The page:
Hello all! Pet Doctor has added this blog to reach out to and educate our clients. Our Veterinarians want to make sure you have all the knowledge available to take the best care of your pets. Every few weeks we will update the blog on our website and social media. We hope you enjoy and learn from some of the information we are making available to you, our valued clients. Our first post is on Rattlesnake season and how to best protect your animal from dangerous snake bites.
It is that time of year here in Tucson, and as you know March thru September is rattlesnake season. The most commonly encountered rattlesnake in our area is the Western Diamondback (Crotalus Atrox). Fortunately, we have made it through the earliest months of rattlesnake season which is when the snake has been observed as most active and after a long winter of inactivity they have a tendency to exert more venom per bite. Even in the hottest months you should be weary of walking your pet during early morning hours and dusk as this is when the snake is beginning and ending its night of hunting. The Western Diamondback has a broad range of habitat that extends all the way north almost to the Canadian border, south in to the southernmost part of Mexico, east to Arkansas and Missouri, and west to the pacific coastal areas. Here in Tucson you and your pet can encounter a snake whether you are hiking trails on Mt. Lemon, taking a walk at Sabino Canyon, or even in parts of the city itself. Washes and undeveloped land are prime habitat for the rattlesnake. We recommend if you are going to take your pets on a walk keep them leashed or trained with tight verbal commands. The most common area we see on snake bitten dogs is the snout. Their curious little noses sometimes get them into to trouble!
If your pet is bitten note that this is an emergency situation and you should take your pet to your regular veterinarian or an emergency center immediately. It does not take long for the venom to begin working its lethal effects in the animal’s body and time is of the essence. Essentially what is happening once a snake bites your pet is the venom breaks down blood vessels and inhibits the ability of your animal’s immune system to clot its blood. This is why uncontrolled bleeding, swelling, and pain are the most common symptoms of a rattlesnake bite. An animal that is bitten and has not been immunized against the rattlesnake bite can see long lasting and chronic problems.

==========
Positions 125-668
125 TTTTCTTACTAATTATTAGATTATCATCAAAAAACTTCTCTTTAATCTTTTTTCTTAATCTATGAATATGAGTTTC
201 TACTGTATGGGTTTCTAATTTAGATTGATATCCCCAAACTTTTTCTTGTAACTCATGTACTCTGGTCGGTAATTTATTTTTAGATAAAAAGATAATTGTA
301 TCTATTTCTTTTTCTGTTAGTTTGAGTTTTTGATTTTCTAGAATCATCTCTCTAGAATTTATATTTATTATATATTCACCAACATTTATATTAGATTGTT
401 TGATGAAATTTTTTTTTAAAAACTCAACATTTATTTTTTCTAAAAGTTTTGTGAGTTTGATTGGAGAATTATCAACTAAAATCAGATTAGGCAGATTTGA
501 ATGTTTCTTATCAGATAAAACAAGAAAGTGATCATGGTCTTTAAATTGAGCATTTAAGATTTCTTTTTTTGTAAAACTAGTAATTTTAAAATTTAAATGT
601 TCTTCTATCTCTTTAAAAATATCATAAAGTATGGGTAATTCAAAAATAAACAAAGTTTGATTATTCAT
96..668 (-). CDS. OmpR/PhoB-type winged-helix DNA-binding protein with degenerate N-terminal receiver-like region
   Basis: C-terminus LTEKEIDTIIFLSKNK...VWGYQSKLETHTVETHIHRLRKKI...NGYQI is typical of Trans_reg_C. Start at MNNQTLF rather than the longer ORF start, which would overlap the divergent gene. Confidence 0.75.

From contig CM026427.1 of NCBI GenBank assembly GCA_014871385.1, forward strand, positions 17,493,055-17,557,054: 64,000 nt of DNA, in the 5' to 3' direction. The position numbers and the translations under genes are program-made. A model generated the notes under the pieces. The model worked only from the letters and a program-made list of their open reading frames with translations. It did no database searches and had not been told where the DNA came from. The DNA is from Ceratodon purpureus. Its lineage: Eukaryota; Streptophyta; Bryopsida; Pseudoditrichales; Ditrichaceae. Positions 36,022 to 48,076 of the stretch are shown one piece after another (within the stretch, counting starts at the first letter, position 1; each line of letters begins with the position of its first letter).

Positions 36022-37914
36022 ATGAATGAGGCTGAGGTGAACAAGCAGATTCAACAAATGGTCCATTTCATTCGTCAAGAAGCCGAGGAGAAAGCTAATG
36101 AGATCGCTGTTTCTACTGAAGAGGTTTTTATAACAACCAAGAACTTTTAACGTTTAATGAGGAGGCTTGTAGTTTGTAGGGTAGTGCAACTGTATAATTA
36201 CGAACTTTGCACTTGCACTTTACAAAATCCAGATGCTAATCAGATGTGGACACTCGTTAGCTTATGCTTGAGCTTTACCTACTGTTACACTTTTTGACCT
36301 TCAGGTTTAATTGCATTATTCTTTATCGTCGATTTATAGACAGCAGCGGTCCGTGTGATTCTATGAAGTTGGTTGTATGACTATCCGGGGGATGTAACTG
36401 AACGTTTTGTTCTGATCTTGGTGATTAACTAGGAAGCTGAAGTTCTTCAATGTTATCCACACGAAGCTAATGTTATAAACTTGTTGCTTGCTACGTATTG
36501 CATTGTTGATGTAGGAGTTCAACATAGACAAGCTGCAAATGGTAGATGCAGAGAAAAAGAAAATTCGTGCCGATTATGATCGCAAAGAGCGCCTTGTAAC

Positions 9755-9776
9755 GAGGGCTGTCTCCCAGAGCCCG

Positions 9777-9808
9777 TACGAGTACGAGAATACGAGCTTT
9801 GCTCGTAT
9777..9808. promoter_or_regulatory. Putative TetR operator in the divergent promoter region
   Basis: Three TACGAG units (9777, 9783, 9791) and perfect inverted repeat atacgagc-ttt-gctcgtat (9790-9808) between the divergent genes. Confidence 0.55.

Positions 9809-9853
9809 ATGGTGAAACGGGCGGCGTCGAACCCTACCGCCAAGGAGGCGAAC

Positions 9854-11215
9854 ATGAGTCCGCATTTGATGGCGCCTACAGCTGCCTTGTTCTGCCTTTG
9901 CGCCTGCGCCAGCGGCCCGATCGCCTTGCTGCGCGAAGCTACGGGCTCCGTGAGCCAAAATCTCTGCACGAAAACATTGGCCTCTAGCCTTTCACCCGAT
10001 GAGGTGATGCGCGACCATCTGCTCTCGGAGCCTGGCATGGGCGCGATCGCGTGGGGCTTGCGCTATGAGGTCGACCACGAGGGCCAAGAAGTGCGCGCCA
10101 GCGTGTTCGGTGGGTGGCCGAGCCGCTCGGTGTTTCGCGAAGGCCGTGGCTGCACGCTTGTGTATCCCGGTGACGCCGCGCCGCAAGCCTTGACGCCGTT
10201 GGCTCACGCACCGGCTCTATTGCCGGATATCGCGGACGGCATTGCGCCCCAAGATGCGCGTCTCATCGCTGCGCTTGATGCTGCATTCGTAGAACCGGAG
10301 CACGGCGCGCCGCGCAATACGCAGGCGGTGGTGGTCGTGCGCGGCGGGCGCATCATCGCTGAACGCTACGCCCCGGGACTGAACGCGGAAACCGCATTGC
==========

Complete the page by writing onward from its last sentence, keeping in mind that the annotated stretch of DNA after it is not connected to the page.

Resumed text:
One of the best ways to give your pet a fighting chance against the fatal effects of a rattlesnake bite is the relatively new rattlesnake vaccine, which became a common method of reducing risk in the early 2000’s. This vaccine provides protection against the Western Diamondback and many other pit vipers. The vaccine works by introducing a small, inert sample of venom to the animal’s immune system thereby creating antibodies that help the animal fight the venom when a bite does occur.
Our Vets recommend that if your pet is a high energy and a curious walking companion then come in and get the vaccine. You can schedule it with the rest of your vaccines and have them all done at once! This is a cost effective method at protecting your pet as emergency visits for rattlesnake bites can run in the $1000’s of dollars to treat. Give us a call if you have any questions about the vaccine.